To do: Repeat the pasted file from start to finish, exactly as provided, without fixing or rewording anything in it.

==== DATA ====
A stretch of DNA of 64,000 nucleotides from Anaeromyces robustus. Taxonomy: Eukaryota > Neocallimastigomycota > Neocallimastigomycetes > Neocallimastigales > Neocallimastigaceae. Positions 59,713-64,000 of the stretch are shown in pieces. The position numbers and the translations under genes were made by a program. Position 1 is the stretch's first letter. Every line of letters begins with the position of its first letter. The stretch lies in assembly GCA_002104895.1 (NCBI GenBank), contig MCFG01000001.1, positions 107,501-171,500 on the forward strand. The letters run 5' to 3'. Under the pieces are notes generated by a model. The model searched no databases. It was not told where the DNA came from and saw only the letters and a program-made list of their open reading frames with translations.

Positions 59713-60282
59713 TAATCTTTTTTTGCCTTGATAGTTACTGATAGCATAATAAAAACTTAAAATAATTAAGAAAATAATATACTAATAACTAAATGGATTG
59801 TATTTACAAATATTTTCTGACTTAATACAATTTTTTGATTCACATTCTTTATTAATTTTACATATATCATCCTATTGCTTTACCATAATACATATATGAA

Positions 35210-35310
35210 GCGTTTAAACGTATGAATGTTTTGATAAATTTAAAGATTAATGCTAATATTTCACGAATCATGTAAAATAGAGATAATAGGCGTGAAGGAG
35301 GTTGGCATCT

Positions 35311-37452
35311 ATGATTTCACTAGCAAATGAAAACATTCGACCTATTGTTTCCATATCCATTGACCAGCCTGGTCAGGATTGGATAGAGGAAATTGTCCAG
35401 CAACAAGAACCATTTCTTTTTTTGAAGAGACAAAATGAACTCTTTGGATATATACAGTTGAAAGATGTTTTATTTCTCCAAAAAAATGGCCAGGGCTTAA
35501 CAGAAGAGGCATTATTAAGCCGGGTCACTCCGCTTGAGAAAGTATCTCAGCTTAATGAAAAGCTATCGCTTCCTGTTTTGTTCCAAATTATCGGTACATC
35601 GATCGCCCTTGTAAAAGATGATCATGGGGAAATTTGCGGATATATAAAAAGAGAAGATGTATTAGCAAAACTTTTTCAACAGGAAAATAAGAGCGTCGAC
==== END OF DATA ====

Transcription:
A stretch of DNA of 64,000 nucleotides from Anaeromyces robustus. Taxonomy: Eukaryota > Neocallimastigomycota > Neocallimastigomycetes > Neocallimastigales > Neocallimastigaceae. Positions 59,713-64,000 of the stretch are shown in pieces. The position numbers and the translations under genes were made by a program. Position 1 is the stretch's first letter. Every line of letters begins with the position of its first letter. The stretch lies in assembly GCA_002104895.1 (NCBI GenBank), contig MCFG01000001.1, positions 107,501-171,500 on the forward strand. The letters run 5' to 3'. Under the pieces are notes generated by a model. The model searched no databases. It was not told where the DNA came from and saw only the letters and a program-made list of their open reading frames with translations.

Positions 59713-60282
59713 TAATCTTTTTTTGCCTTGATAGTTACTGATAGCATAATAAAAACTTAAAATAATTAAGAAAATAATATACTAATAACTAAATGGATTG
59801 TATTTACAAATATTTTCTGACTTAATACAATTTTTTGATTCACATTCTTTATTAATTTTACATATATCATCCTATTGCTTTACCATAATACATATATGAA

Positions 35210-35310
35210 GCGTTTAAACGTATGAATGTTTTGATAAATTTAAAGATTAATGCTAATATTTCACGAATCATGTAAAATAGAGATAATAGGCGTGAAGGAG
35301 GTTGGCATCT

Positions 35311-37452
35311 ATGATTTCACTAGCAAATGAAAACATTCGACCTATTGTTTCCATATCCATTGACCAGCCTGGTCAGGATTGGATAGAGGAAATTGTCCAG
35401 CAACAAGAACCATTTCTTTTTTTGAAGAGACAAAATGAACTCTTTGGATATATACAGTTGAAAGATGTTTTATTTCTCCAAAAAAATGGCCAGGGCTTAA
35501 CAGAAGAGGCATTATTAAGCCGGGTCACTCCGCTTGAGAAAGTATCTCAGCTTAATGAAAAGCTATCGCTTCCTGTTTTGTTCCAAATTATCGGTACATC
35601 GATCGCCCTTGTAAAAGATGATCATGGGGAAATTTGCGGATATATAAAAAGAGAAGATGTATTAGCAAAACTTTTTCAACAGGAAAATAAGAGCGTCGAC